Rule 8(a) of the Federal Rules of Civil Procedure requires that a pleading stating a claim for relief provide “a short and plain statement of the claim showing that the pleader is entitled to relief.” Fed.R.Civ.P. 8(a). Where a complaint fails to make such a statement, Rule 12(b)(6) permits dismissal. To survive a motion to dismiss under Rule 12(b)(6), “a complaint must contain sufficient factual matter, accepted as true, to state a claim to relief that is plausible on its face.” Ashcroft v. Iqbal, 556 U.S. 662, 677 (2009) (citations and internal quotation marks omitted). A complaint states a facially plausible claim for relief “when the plaintiff pleads factual content that allows the court to draw the reasonable inference that the defendant is liable for the misconduct alleged.” Id. (citation omitted). The complaint must establish “more than a sheer possibility that a defendant has acted unlawfully.” Id. See also Bell Atl. Corp. v. Twombly, 550 U.S. 544, 555 (2007) (citation omitted). The Eleventh Circuit instructs that Rule 12(b)(6) “‘does not impose a probability requirement at the pleading stage, ’ but instead ‘simply calls for enough fact to raise a reasonable expectation that discovery will reveal evidence of’ the necessary element[s].” Watts v. Fla. Int’l Univ., 495 F.3d 1289, 1295-96 (11th Cir. 2007) (quoting Twombly, 550 U.S. at 555). Ultimately, this inquiry is a “context-specific task that requires the reviewing court to draw on its judicial experience and common sense.” Iqbal, 556 U.S. at 678. While the court accepts all factual allegations in the complaint as true, legal conclusions unsupported by factual allegations are not entitled to that assumption of truth. Id.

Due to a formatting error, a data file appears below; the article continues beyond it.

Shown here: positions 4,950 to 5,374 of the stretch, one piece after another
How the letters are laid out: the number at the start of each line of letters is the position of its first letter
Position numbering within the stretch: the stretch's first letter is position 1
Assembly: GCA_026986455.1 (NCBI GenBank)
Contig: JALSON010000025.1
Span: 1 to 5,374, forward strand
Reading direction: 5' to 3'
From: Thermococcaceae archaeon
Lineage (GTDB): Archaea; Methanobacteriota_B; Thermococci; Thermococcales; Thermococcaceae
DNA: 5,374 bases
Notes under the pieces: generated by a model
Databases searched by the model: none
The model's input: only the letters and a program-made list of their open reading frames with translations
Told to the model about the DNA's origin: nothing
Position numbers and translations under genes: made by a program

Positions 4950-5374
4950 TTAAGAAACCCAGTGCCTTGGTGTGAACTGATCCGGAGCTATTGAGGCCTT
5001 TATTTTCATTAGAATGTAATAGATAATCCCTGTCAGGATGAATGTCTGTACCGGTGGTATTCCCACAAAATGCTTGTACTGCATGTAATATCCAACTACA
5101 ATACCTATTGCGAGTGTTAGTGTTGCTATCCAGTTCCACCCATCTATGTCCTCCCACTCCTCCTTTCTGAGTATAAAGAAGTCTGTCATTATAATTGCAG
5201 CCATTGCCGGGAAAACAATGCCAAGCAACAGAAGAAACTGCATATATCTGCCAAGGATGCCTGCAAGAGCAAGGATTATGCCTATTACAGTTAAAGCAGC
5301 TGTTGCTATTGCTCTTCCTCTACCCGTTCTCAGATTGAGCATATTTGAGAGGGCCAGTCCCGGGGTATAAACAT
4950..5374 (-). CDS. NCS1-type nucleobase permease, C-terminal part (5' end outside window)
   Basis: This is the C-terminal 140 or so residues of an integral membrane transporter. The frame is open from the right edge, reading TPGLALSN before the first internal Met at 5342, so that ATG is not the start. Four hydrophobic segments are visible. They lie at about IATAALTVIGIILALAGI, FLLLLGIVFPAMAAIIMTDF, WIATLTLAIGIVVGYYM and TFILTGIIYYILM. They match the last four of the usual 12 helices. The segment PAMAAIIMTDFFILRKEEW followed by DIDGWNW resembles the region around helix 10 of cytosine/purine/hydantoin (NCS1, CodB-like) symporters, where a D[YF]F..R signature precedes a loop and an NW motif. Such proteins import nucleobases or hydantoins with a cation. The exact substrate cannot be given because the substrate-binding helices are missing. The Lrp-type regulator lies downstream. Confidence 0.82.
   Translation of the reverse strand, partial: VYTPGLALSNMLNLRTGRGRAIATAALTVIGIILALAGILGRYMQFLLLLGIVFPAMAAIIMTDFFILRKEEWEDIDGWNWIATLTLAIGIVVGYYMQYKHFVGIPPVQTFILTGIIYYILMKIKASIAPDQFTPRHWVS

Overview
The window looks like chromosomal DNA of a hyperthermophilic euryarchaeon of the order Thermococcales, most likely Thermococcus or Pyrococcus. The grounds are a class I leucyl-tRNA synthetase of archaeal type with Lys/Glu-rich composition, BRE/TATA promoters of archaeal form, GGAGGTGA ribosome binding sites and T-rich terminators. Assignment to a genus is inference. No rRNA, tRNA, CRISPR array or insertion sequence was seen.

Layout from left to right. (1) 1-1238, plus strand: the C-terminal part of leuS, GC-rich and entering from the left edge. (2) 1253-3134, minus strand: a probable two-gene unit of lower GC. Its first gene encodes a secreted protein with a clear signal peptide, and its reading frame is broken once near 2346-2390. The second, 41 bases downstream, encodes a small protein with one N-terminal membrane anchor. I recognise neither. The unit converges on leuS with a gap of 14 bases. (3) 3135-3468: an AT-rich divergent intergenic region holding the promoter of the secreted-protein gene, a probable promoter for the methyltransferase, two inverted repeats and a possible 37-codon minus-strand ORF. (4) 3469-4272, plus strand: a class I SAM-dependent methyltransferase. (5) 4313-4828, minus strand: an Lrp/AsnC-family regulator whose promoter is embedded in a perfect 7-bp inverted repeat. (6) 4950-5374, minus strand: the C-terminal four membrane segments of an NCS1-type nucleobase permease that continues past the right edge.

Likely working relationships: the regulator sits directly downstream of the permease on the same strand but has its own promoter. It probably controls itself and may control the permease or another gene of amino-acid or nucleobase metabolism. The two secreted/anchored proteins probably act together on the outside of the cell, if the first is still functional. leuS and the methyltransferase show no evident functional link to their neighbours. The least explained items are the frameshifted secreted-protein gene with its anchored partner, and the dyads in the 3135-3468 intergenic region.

Further, because it is “‘well settled’ and ‘self-evident’ that the [FCA] is ‘a fraud statute, ’” a claim under the FCA must meet the heightened pleading standard of Rule 9(b). U.S. ex rel. Clausen v. Lab. Corp. of Am., 290 F.3d 1301, 1309 (11th Cir. 2002) (citation omitted). Rule 9(b) mandates that a plaintiff must plead fraud with “particularity.” Fed.R.Civ.P. 9(b). Significantly, an FCA complaint satisfies Rule 9(b) if it sets forth “facts as to time, place, and substance of the defendant’s alleged fraud, specifically the details of the defendants’ allegedly fraudulent acts, when they occurred, and who engaged in them.” Hopper v. Solvay Pharm., Inc., 588 F.3d 1318, 1324 (11th Cir. 2009) (citations and internal quotation marks omitted).